ST. LOUIS — The fast-spreading U.K. variant of the coronavirus has been found in wastewater samples taken from areas across Missouri according to the Missouri Department of Health and Senior Services.
But the department added that the U.K. variant was not highly prevalent in the wastewater samples. Dr. Randall Williams, the director of the state health department, said this discovery makes it clear that the variant is more widespread in Missouri and across the country than what has been detected by testing.
So far, there has been only one confirmed case of the U.K. variant of the coronavirus in Missouri. That was found in Marion County in northeast Missouri on February 6.
Health officials have said contact tracing has not associated that case with any other cases. However, state officials have found the variant in various locations throughout Missouri based on continued wastewater surveillance.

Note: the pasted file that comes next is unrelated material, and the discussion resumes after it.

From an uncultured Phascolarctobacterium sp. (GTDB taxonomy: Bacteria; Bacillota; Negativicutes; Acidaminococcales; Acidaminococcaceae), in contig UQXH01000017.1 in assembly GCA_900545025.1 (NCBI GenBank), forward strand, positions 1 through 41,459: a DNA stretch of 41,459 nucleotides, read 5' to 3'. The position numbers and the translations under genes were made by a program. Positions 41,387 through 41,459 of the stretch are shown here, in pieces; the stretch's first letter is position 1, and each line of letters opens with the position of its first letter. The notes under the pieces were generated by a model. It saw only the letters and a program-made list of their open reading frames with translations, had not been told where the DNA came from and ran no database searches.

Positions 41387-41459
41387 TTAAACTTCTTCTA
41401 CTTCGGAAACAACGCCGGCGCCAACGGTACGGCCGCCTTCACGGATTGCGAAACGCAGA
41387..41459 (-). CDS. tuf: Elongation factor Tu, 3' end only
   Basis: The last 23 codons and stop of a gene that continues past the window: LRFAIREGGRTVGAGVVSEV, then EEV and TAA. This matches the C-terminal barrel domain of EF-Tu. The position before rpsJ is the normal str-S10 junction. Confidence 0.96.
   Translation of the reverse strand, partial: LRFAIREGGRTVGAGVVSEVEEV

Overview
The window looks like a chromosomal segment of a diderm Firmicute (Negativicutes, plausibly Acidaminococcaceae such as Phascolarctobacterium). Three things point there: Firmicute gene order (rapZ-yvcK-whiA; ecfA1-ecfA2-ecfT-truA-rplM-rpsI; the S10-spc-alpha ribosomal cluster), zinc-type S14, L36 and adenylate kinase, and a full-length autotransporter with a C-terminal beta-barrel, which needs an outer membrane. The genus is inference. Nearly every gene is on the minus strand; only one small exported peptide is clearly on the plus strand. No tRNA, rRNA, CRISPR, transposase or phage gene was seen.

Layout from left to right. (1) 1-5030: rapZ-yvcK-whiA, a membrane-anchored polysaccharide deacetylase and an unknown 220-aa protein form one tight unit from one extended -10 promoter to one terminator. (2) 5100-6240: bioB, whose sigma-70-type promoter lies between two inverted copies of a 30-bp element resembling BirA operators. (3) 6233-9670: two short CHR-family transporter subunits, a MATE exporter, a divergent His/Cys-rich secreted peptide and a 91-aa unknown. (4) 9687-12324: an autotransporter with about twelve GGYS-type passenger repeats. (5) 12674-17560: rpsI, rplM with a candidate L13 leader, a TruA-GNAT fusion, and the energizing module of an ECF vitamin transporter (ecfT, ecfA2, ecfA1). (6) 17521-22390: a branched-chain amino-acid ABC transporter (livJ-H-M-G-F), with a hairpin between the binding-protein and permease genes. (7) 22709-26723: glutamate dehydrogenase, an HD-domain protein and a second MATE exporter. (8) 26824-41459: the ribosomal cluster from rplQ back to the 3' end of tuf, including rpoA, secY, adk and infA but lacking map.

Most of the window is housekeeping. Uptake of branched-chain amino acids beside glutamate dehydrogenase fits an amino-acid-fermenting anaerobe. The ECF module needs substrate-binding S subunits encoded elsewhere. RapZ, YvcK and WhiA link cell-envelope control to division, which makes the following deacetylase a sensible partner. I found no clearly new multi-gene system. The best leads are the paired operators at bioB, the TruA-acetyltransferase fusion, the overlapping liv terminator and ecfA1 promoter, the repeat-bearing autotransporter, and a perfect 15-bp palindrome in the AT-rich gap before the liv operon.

The most recent CDC data reveals that there are now more than 1,500 cases of the U.K. variant in 32 states including Missouri. Health experts say the U.K. variant spreads more easily than other COVID-19 variants. It could be associated with an increased risk of death but more research is needed.
The St. Louis Post-Dispatch reported that the variant was detected in more than 13 wastewater systems throughout Missouri.
At this point, officials have not revealed if any of the discoveries were made from wastewater systems in the St. Louis area.
St. Louis County Executive Dr. Sam Page will hold a briefing Monday on the state of the coronavirus in the area. That gets underway at 8:30 a.m.